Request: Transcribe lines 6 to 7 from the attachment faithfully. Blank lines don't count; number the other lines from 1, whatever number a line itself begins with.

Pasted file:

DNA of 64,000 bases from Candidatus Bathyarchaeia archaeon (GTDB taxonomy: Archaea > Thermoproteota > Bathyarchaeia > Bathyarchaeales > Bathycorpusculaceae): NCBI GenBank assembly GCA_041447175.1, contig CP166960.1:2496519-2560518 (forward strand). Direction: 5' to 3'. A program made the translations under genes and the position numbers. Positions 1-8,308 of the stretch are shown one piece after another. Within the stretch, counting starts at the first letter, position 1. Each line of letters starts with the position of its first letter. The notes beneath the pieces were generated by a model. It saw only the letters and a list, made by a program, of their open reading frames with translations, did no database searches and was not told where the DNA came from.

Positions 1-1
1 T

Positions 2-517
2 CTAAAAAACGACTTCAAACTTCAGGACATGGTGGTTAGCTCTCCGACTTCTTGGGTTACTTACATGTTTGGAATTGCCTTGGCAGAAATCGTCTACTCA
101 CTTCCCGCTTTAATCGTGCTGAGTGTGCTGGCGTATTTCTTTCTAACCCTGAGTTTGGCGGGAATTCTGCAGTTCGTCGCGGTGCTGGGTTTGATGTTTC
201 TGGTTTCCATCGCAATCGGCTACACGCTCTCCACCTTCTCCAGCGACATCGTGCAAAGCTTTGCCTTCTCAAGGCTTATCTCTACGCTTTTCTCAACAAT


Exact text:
101 CTTCCCGCTTTAATCGTGCTGAGTGTGCTGGCGTATTTCTTTCTAACCCTGAGTTTGGCGGGAATTCTGCAGTTCGTCGCGGTGCTGGGTTTGATGTTTC
201 TGGTTTCCATCGCAATCGGCTACACGCTCTCCACCTTCTCCAGCGACATCGTGCAAAGCTTTGCCTTCTCAAGGCTTATCTCTACGCTTTTCTCAACAAT